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Human Fantasy in Creating Artificial Life

Updated: Dec 30, 2020

P. Yuvasree,


Tamil Nadu Dr. Ambedkar Law University, Chennai

K M Poongodi,


Ethiraj College For Women, Chennai.


After AI’s winter, 21st century is considered the blooming age of AI, after having witnessed the increase by leaps and bounds in its investments and a hike in interest about the AI. The aim of this work is to show the differences between fantasy and reality in accordance with the human brain, in association with the AI. The discussion on constructive and destructive fantasies on AI brings into light both the pros and cons; A hope for something promising as well as otherwise which will place the forthcoming AI as being productive or counterproductive. Quotes from Marco Badwall on habit loop, and Stephen Hawking on AI's possible destructive nature, Lisa Feldman Barret’s view on emotions and Mayor's myth support my work. The need for the big data storage system and energy requirement in relation to the human brain. The metaphorical comparison of emotional intelligence is the anchor in an AI and a description of the selection of data.


Artificial Intelligence has a plethora of categories in which I am here to cast the spotlight on “fantasies” that are about and associated with AI. Why then, is it still considered a fantasy despite the unbeatable capacity of the human brain and the data pertaining to our habits and emotions?


According to The Cambridge dictionary:

Fantasy is a pleasant situation that you enjoy thinking about but is unlikely to happen, or a story or a type of literature that describes situations that are very different from real life, usually involving magic

In real life, we have come to meet fantasies through fictions, movies and games where, the duality emerges as we place forth a hypothesis, or a theory, which only time factor and further researches can prove both constructive and destructive fantasies.

Constructive fantasies on AI usually are more welcomed by people who would like to face only the better side of the machine intelligence.. The fantasies of people in the contemporary world have travelled beyond that of any ordinary movie and have entered into the fantastical realm of a utopian world. We fantasize that, once AI is built completely, it would replicate itself with its intelligence and would set out to would save our world from the devastating effect that humans have brought upon themselves as well as to the planet, polluting it, causing global warming, health issues, defiling it and that it would enable people to achieve whatever they need. AI has the potential to bring about the dawn of Zenith of human civilization. Mankind would feel “blessed” and There would be no disease, decrepitude or anything to be feared. The world of AI would be like the age in a Satya era (The Golden age).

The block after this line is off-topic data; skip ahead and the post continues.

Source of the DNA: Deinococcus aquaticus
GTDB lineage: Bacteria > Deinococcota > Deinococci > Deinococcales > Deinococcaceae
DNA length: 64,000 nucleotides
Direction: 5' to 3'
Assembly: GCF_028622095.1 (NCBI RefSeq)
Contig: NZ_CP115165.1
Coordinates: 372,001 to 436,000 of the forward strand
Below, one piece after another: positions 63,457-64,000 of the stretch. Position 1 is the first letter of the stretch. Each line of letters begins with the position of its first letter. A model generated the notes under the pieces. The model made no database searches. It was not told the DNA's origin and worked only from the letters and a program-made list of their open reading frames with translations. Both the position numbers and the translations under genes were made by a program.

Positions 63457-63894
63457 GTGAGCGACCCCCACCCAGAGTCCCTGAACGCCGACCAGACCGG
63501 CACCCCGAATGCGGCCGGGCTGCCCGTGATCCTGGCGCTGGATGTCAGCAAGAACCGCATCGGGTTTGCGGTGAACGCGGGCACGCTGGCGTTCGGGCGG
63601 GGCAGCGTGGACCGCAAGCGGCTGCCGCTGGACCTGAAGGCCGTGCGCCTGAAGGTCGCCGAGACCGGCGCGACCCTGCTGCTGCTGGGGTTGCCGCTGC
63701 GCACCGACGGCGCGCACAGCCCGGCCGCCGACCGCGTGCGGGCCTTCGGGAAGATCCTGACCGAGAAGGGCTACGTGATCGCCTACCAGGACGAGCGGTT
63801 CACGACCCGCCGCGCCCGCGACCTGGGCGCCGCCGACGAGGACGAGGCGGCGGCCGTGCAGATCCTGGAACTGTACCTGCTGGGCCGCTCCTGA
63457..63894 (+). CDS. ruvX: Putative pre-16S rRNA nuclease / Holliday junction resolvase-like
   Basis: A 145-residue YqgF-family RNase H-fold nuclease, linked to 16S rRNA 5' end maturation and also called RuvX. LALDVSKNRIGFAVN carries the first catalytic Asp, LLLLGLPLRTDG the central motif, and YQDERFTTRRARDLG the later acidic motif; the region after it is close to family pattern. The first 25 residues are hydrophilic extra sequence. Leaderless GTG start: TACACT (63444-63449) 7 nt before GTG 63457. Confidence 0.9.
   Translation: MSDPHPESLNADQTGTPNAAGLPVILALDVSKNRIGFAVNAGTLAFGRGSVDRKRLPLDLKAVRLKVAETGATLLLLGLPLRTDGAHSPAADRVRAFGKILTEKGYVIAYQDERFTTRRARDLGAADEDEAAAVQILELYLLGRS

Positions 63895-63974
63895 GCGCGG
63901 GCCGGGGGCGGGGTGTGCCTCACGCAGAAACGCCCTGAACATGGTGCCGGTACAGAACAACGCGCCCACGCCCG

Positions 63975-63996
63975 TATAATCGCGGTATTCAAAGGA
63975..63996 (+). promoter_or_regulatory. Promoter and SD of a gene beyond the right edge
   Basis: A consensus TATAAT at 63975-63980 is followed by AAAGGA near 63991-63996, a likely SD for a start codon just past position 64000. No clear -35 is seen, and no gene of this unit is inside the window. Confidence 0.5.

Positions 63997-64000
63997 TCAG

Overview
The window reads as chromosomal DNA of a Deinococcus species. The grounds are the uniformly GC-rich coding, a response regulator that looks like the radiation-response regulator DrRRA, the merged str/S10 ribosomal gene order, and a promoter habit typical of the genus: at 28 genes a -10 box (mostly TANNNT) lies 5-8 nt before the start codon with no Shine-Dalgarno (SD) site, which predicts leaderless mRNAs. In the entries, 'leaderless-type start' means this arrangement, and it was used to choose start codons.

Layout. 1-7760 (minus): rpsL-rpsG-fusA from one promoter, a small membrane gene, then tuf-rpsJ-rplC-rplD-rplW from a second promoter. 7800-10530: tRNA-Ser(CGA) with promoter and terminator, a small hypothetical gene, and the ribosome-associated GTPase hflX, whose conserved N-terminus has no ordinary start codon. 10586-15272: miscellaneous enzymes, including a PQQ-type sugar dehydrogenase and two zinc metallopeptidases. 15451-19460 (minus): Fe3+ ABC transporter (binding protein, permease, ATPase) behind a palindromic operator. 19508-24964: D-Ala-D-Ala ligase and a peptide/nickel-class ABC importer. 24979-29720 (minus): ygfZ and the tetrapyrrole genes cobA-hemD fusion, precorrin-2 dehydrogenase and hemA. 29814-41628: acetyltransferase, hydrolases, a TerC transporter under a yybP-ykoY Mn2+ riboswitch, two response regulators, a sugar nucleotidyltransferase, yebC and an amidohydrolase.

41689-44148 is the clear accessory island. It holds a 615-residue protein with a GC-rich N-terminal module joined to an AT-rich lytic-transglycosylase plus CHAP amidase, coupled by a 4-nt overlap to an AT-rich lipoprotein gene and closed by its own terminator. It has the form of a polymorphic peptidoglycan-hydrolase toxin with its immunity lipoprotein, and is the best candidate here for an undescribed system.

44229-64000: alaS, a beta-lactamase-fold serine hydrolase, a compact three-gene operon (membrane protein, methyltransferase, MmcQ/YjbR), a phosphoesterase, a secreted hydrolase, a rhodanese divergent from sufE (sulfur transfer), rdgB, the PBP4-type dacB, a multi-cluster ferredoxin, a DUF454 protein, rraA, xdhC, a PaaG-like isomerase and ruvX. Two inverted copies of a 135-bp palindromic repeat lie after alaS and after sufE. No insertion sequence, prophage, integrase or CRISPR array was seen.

Destructive fantasies on AI, on the other hand, talks about the odds of the arousal of jealousy between humans and AI over the domain. It might assume the role of puppeteer, subjugating us humans into being puppets. They just might even be able to unravel and unlock the mysteries of the human world and cosmos, discover Multiverses etc. which might potentially pose a risk, a threat to the Human race. Ultron, from the well known Marvel series, could be placed as an archetypal example for the same Here, I would like to quote Stephen Hawking, to aid and enhance the above statements.



In today’s world, we have lots of IOTs and bio wearables which might give us hope that an AI, which would be possible only if it has data and human-like intelligence is not far from reach. This is the 21st century, whereupon, after Alpha goes a success, the AI now focuses on deep learning, learning everything from scratch. However, it is as of now, not likely possible to store each and every data in one connected network where the selection of data according to the new situation will not be questionable.


In simple terms, it is a computer program which has the ability to think and learn. Simply, it’s an artificially made human brain.


It’s impossible for humans to learn without experience, which can be proven by various experiments, of which isolation of a child leading to not only the lack of its 'civilization' but also it’s the inability to learn to “speak” a “language” without proper exposition or contact with the required environment could be taken into account as a simple example.


According to Marco Badwal, a full-time research scholar at Harvard University, half of everything in human’s daily life are habits that are ‘programmed’. From the time we get up, playing computer games, using mobile phones, checking notifications, driving a car etc. Which make us think that sometimes, certain abilities or actions and habits of ours are already hardwired into our brain.


Habits are but automated and repetitive behaviours.